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Here's unintended consequences that had me flashing back to Graham Chapman as Graf von Zeppelin, eyes popping, shreiking "It's not a balloon! It's an AIRSHIP!" as he throws offending gentlemen out of the zeppelin carriage.

 

If you search on Amazon for "airship" you get several pages of toy airships.

 

But if you are overly clever, like I was, and include the scale in the search term, thusly: "1/48 airship", you get returned four pages of ... guess what.

 

And no actual airships. ::P:

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In general the game companies manufacturing resin (and plastic now) tank kits have decided on 1/56th as the best approximation for our 28mm-32mm miniatures (not intending to touch of the scale wars here). 1/48th is more than just a little to big, but its a reasonably approximation considering most miniatures, for game play, are mounted on bases raising their overall height. After doing a lot of research for the railroad for my western town of Calamity I decided that 1/64th is just a bit to small but its a reasonable compromise, just depends on what looks right to you. When I scratchbuild buildings for Calamity I use 1/56th, again its a compromise between some of the smaller western miniatures that vary significantly in size.

 

Oddly enough there are a few aircraft kits out there in 1/56th scale (I have a Tamiya kit in 1/56th, I forget what it is though). Like we discussed about cars sometimes the scale is really determined by what will fit in the box.

 

The best example of why 1/48th is to big is to compare your miniature to a piece of O Scale track (which is 1/48th). Those rails are 4' 8" apart and yet most of our miniatures will fit completely between the rails, bases and all.

Edited by Heisler
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...they didn't even HAVE 1/56 scale when I was a kid. Not that I'm complaining NOW.

 

 

Here's unintended consequences that had me flashing back to Graham Chapman as Graf von Zeppelin, eyes popping, shreiking "It's not a balloon! It's an AIRSHIP!" as he throws offending gentlemen out of the zeppelin carriage.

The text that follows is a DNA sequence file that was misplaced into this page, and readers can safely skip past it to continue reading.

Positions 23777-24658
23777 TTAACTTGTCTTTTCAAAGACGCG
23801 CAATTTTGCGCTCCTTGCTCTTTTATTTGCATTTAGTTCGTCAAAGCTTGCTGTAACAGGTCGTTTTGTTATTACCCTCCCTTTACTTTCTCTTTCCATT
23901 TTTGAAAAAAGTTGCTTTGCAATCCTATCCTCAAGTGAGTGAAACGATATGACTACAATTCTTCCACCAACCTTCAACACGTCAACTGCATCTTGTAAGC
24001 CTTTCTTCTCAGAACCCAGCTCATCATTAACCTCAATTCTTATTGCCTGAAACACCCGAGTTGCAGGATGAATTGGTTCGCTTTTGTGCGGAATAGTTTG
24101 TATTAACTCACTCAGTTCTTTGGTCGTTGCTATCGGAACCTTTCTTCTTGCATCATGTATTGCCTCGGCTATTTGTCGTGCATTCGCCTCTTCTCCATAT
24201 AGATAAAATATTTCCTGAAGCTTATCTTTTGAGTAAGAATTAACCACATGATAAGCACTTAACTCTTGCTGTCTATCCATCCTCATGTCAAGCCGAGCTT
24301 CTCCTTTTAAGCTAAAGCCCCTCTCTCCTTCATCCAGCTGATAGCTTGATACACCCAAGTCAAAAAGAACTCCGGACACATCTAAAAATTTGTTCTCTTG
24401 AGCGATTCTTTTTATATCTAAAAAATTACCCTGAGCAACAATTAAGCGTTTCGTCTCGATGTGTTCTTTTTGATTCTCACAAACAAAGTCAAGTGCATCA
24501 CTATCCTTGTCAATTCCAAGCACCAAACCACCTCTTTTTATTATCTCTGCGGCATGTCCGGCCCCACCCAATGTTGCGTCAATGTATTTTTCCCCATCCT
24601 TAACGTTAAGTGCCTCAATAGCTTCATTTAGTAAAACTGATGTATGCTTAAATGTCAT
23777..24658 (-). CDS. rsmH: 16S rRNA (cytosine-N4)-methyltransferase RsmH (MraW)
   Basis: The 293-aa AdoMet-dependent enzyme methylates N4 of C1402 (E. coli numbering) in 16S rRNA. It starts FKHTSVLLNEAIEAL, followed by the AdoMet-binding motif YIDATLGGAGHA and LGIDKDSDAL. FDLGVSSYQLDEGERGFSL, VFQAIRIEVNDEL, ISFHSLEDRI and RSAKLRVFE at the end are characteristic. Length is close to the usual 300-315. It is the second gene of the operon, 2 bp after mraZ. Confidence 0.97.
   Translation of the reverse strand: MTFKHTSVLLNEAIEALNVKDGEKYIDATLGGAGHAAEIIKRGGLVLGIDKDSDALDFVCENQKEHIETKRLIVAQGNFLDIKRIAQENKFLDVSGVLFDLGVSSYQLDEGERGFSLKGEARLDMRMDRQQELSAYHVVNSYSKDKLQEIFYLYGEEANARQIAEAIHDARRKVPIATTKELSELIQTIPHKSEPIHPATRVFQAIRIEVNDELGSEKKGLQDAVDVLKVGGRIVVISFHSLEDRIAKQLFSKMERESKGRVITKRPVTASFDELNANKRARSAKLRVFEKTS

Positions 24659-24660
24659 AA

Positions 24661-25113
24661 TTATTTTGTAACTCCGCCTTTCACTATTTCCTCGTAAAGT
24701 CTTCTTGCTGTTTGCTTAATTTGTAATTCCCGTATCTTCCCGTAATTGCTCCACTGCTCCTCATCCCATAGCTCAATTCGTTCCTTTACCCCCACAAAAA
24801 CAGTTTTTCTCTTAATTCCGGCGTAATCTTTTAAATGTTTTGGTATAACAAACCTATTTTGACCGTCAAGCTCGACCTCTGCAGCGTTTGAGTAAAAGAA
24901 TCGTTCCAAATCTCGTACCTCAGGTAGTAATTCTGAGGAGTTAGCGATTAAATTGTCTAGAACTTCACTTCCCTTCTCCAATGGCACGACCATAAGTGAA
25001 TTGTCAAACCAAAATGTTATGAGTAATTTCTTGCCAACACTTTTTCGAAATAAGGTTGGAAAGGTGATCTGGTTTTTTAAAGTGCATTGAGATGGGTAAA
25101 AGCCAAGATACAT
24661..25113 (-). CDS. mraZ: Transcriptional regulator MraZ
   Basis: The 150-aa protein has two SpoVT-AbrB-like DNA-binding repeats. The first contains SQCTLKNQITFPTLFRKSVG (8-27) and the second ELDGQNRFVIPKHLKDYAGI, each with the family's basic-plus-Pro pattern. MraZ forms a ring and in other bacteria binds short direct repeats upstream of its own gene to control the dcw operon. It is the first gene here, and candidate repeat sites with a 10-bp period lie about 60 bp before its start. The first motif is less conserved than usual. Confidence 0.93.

If you search on Amazon for "airship" you get several pages of toy airships.

But if you are overly clever, like I was, and include the scale in the search term, thusly: "1/48 airship", you get returned four pages of ... guess what.

And no actual airships. ::P:

 

Ohhh, don't get me started. Trying to find appropriately scaled accessories on Amazon is frustrating. Every time I've specified a scale, it throws every other honkin' scale in the world in there WITH it, as well as vendors who want to be coy about exactly what scale their product is in... grrr.

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Well, actually Doc they did. The two tamiya kits in my hands are from the '50s. I'm pretty sure that makes them older than you.

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Hmm. Does anyone make a model civilian airplane from the 1930s, or are they all military?

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Junkers Ju-52, Ford Trimotor, and Douglas DC-2 & DC-3 kits are all available. I can't say that they're (any or all) available in a really useful scale, though.

 

ETA: Most smaller private aircraft in the interwar years were military surplus, so painting up a Curtis Jenny (for instance) in barnstormer colors would be completely reasonable.

Edited by Doug Sundseth
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Hmm. Does anyone make a model civilian airplane from the 1930s, or are they all military?

Find a plane, then search its name and scale. This is the age of limited-run styrene and resin. You can find just about anything. Your wallet may cry, though.

 

If you want cheap, easy, plentiful and "looks right" you probably won't find a better match than Lindberg's Curtiss Jenny and Revell/Monogram's Spirit of St. Louis. Both can generally be found for under $10.

 

Lindberg in this case is the company name, not the aviator.

Edited by buglips*the*goblin
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I've been trying to find a Starfury I can afford for a long time, no love so far. Aircraft scale is very wonky, and a lot of the lower end kits don't fit together well, or didn't when I last built one. I occasionally get the itch to put one together, but I suppress it. 

 

I'm very curious now, Pingo person.